Gerard Mannix Flynn

Quotations


Life
1957- [fam. “Mannix”]; b. Dublin; ed. Whitefair Nat. School, St. Joseph’s Industrial College, letterfrack, Marlborough House [detention centre], St Patrick’s Institution (Mountjoy) and Central Mental Hosp.; engaged in drama with Project Theatre in the 1970s; author, with Peter Sheridan, and lead in The Liberty Suit (1977); played numerous Jim Sheridan productions including Mobile Homes (1976), Emigrants (1978), The Ha’penny Place (1979) and Inner City/Outer Space (1979), with Johnny Murphy and others, as well as in Lee Dunne’s Does Your Mother? (1979) and Aidan Mathew s The Antigone (1984);
 
wrote He Who Laughs Wins (1981) as one of 6 plays commissioned by Paines Plough Theatre Co. (London); issued Nothing to Say (Dublin: Ward River 1983), a novel, later rewritten as a screen play, Alma Mater (2001), giving an account of reformatory life in Letterfrack centred on the autobiographical char. James O’Neill; co-wrote Inside for RTE (1986); wrote Hunger and Thirst for Red Rex Th. Co. (Italy 1989); Talking to the Wall (Dublin Arts Club, Dec. 1996 [var. 1993]; Dublin Th. Fest. 1997), one-man show based on experience of James from early family life through national school, borstal and prison; winner of Scotsman Fringe First award at Edinburgh Festival, 1997;
 
wrote Twist of Fate (Trisquare Films 1998), on Kerry babies case; also James X (Liberty Hall 2003), a highly-commended monologue featuring the boyhood of a victim of physical and sexual abuse who ends in paralysis; also Victim Impact Report (Oct. 2004-March 2005), an installation located at Lwr. Leeson St. Dublin, and based on the horrendous crimes committed against children by state and clergy; elected to Aosdána, May 2003; member of Board of IMMA; he revived his solo-performance James X at the Peacock Theatre (April 2010); lives in Kerry; he has been translated into Italian by Enrico Terrinoni; elected to Dublin City Council as an Independent candidate representing the South-East Inner City, June 2009 and re-elected for the same when revised as Pembroke-South Dock, May 2014; stood for election to Dáil Eireann as an Independent representing Dublin Bay South in 2016. DIL2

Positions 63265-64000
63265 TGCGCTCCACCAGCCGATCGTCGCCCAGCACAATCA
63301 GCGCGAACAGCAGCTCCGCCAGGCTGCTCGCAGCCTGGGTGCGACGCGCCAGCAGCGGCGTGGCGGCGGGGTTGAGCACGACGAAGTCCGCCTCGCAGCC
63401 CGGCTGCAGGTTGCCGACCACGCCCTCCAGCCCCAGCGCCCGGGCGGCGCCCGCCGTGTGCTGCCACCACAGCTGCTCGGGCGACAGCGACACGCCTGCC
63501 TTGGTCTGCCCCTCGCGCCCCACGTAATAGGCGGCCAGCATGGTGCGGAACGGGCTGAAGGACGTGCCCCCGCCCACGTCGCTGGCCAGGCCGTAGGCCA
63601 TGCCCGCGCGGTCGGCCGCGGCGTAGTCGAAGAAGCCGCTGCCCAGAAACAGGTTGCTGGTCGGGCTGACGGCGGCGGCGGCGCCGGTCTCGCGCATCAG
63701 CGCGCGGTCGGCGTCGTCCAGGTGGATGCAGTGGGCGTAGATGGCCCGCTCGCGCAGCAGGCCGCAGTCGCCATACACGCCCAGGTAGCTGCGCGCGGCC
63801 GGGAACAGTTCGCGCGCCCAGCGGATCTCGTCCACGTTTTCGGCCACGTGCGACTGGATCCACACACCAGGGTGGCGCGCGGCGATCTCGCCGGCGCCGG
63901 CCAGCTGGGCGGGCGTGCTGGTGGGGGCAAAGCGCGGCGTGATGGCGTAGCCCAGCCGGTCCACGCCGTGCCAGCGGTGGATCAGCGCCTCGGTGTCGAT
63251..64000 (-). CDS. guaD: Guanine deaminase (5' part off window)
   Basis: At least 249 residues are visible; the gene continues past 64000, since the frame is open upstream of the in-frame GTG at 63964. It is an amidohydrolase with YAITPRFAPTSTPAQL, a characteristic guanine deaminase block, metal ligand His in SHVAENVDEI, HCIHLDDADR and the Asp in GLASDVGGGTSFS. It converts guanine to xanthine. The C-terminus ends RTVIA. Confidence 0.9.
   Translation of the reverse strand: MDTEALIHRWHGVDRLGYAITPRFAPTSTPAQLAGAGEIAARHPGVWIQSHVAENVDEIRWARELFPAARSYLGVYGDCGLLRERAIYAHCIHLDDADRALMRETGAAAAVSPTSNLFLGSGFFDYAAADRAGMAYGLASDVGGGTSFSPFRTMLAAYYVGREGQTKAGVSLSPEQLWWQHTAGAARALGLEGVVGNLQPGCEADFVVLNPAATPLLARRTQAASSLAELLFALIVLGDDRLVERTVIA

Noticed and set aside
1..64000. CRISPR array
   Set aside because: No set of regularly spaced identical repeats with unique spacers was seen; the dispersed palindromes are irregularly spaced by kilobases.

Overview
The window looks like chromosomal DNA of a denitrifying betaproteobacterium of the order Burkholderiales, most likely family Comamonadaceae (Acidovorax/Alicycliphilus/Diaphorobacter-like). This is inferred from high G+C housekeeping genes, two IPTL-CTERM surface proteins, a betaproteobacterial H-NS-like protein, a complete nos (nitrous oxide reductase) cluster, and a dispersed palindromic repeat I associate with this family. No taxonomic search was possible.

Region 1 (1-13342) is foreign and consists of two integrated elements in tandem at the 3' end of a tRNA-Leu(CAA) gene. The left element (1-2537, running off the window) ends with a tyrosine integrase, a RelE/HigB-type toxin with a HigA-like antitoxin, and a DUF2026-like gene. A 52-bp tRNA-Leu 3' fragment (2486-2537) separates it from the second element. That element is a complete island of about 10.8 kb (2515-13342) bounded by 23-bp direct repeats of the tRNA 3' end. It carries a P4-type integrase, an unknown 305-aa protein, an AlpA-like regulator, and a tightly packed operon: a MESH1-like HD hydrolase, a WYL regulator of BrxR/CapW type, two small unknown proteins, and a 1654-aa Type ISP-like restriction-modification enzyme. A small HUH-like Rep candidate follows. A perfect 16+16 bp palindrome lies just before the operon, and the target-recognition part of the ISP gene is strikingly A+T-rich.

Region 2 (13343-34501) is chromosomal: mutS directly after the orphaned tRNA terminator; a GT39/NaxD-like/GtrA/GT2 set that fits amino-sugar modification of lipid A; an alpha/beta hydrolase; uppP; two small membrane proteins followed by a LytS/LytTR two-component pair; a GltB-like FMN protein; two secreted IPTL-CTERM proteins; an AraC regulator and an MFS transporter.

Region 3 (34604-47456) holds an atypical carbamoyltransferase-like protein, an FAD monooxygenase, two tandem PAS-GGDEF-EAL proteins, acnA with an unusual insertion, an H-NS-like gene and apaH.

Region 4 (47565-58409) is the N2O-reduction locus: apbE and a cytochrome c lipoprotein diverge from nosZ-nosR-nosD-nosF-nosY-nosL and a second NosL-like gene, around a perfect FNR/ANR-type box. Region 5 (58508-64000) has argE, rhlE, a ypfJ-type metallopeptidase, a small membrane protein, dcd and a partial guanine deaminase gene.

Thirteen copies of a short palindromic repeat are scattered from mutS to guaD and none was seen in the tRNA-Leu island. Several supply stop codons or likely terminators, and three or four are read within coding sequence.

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Works
Nothing to Say (Nothing to Say (Dublin, Ward River Press, 1983), and Do. [rep. edn.] (Dublin: Lilliput Press 2003), 144pp.; James X (2003), 86pp. [text of one-man show].

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Quotations
A harsh history of the horror’, review of The Irish Gulag, in The Irish Times (30 May 2009), Weekend, p.11: ‘[... Arnold] catalogues overwhelming and damning evidence that the irish State was engaged in unlawful acts of such momentous proportions as to send shockwaves not only throughout Irish society but throughout the world. / This is a political work that will give people everywhere an understanding of thwat was happening in Ireland under a regime of brutality and fear. [...]’ (See further under Bruce Arnold, supra.)

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Notes
Variations from above given in Philip Casey's Irishwriters-online incl. one-man plays Talking to the Wall (Dublin Arts Club, 1996; The Dublin Theatre Festival, 1997); James X (Dublin, Music Centre, Dublin Theatre Festival, 2002).

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The Darkest Corner (Abbey Th., Sept. 2010): The Darkest Corner takes its name from a statement issued by then Taoiseach Brian Cowen in describing where the enquiry and subsequent report now left Ireland, morally and socially – a dark corner indeed. [...] Mannix Flynn’s performance of James X focused on a further result of The Darkest Corner, that being class issues. This distinction emphasises that the Ryan report was met with a more concerted and middle class response that the Murphy report was [...]. (See Staged Reaction online; accessed 20.03.2011; and further under Paddy Doyle, supra.)

 

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